Even as an ardent, tireless fan of zombie cinema, I’ve never seen anything quite like Otto; or, Up With Dead People. Existing in some heretofore undiscovered common ground between the arthouse and the grindhouse, Otto is a tale of a young gay zombie in a cruel world that’s as dead in its own way as he is.
He wanders through a bleak, decayed city, adrift and lost, until he walks into a casting call for a zombie movie. As he becomes the lead in the director’s latest opus, he begins to recover memories of who he used to be, but it’s not clear that that’s a good thing. It’s not a film for everyone; even zombie lovers may have trouble sinking their teeth into this one’s flesh. The film moves at a zombie’s pace — slow, steady and nearly unvarying throughout. In its use of layers of meaning, film-within-a-film and other arty devices, it can be bewildering. In particular, it can often feel too self-consciously arty, but there’s also a sly sense of humor at work that disarms the pretentiousness to a large degree. There are a number of explicit but not hardcore gay zombie sex scenes — disturbing, perhaps, but no more so than the explicit torture-porn close-up of an eye being punctured in Lucio Fulci’s Zombie, if viewed objectively. I’d go as far as saying the gay sex scenes are part of the genius of this film. Director Bruce LaBruce is clearly using zombies to reflect on society’s distaste for and hatred of homosexuality — he explicitly states as much, through the words of one of his characters as it is explained that the recent plague of gay zombies are the most hated zombies of all. I can only imagine a large percentage of zombie fans, the same ones who might revel in the explicit, ultra-realistic gore in some zombie movies, blanching and walking out of Otto at the sight of a few erect penises — much less the wound fucking scene.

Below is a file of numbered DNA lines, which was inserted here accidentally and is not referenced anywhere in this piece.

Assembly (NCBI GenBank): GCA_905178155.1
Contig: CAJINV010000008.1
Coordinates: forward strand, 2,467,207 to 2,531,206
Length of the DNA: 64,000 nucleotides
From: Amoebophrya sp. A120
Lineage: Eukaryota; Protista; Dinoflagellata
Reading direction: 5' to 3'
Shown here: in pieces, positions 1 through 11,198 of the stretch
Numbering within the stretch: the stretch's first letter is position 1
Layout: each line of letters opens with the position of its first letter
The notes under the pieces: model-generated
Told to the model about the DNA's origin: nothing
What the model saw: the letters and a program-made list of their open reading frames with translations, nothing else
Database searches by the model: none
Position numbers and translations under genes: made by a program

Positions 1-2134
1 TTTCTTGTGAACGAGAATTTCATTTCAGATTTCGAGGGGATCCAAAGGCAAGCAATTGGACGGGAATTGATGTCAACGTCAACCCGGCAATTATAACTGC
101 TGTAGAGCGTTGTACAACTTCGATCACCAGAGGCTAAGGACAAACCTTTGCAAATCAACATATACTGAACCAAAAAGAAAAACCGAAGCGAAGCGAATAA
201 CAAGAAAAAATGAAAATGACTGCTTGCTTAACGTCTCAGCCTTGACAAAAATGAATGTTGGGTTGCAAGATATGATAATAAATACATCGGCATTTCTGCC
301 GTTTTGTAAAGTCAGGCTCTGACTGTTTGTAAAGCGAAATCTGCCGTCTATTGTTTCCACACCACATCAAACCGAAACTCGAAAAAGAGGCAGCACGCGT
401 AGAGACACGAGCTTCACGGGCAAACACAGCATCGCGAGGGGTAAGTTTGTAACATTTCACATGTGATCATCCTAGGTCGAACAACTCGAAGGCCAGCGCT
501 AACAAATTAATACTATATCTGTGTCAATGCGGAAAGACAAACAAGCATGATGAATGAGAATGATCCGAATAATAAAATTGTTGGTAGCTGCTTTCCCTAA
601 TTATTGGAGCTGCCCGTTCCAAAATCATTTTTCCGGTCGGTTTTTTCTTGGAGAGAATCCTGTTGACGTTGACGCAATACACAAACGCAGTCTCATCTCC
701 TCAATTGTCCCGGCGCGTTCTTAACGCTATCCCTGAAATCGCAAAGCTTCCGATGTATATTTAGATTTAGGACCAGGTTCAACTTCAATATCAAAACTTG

He doesn’t only deal with homosexuality here. No, this film dives headlong into the long tradition of using the zombie to represent or reflect themes of alienation, anti-consumerism, persecution and loneliness. It’s unclear if Otto is really a member of the walking dead, or merely a confused youth reacting to the hostility and emptiness of his world by embracing death, and the fact that ultimately it doesn’t matter is part of why this film works. It’s not an easy film by any means, and I can’t say that it is one that everyone will enjoy, much less “get,” but for its originality in a genre that all too often settles for rehashing favored old tropes with slightly new make-up I really think it’s worthwhile. Director Bruce LaBruce has concocted something both strange and satisfying here by creating a zombie movie that may disturb even the most hardcore zombie fans.